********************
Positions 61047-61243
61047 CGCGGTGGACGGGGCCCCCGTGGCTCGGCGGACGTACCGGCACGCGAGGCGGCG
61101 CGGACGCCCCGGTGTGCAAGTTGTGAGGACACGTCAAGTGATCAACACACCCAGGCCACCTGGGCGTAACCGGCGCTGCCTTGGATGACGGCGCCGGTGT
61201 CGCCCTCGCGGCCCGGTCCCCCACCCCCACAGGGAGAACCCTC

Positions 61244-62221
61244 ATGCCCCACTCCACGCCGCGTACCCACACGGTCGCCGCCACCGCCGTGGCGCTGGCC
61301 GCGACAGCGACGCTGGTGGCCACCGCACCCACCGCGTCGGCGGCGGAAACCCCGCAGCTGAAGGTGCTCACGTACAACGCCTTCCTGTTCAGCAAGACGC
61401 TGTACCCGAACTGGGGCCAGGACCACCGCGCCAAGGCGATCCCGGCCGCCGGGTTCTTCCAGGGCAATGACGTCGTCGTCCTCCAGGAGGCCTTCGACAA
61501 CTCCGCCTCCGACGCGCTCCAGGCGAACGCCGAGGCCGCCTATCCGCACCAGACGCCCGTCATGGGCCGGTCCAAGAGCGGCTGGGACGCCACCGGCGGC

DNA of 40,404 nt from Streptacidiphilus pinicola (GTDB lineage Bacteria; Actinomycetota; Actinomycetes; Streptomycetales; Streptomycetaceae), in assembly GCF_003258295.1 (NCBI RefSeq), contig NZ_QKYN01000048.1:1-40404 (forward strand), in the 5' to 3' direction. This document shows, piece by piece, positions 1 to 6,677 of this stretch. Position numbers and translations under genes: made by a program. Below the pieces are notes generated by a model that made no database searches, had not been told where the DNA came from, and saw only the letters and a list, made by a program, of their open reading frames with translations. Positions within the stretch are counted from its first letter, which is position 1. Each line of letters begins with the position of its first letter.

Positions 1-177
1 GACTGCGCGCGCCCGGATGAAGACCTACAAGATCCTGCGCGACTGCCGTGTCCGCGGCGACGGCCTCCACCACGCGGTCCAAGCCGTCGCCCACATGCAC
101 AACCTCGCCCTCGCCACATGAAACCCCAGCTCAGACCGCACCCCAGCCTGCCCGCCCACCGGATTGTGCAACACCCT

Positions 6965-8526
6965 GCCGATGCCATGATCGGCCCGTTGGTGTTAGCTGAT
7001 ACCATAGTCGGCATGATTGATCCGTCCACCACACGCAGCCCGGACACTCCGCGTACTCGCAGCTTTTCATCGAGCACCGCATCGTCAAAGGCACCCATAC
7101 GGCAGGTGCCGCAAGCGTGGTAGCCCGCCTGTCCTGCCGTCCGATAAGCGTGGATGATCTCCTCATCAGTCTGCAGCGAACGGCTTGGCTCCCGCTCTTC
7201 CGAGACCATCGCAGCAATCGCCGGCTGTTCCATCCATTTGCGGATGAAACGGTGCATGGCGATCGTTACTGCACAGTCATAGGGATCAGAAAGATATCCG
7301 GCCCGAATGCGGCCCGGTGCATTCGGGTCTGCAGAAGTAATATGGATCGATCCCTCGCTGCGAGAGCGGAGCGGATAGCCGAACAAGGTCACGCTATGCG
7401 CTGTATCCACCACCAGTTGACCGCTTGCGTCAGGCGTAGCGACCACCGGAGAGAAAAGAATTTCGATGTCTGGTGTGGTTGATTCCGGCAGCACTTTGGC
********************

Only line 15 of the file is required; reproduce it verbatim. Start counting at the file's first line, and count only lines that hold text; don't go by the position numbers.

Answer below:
6965 GCCGATGCCATGATCGGCCCGTTGGTGTTAGCTGAT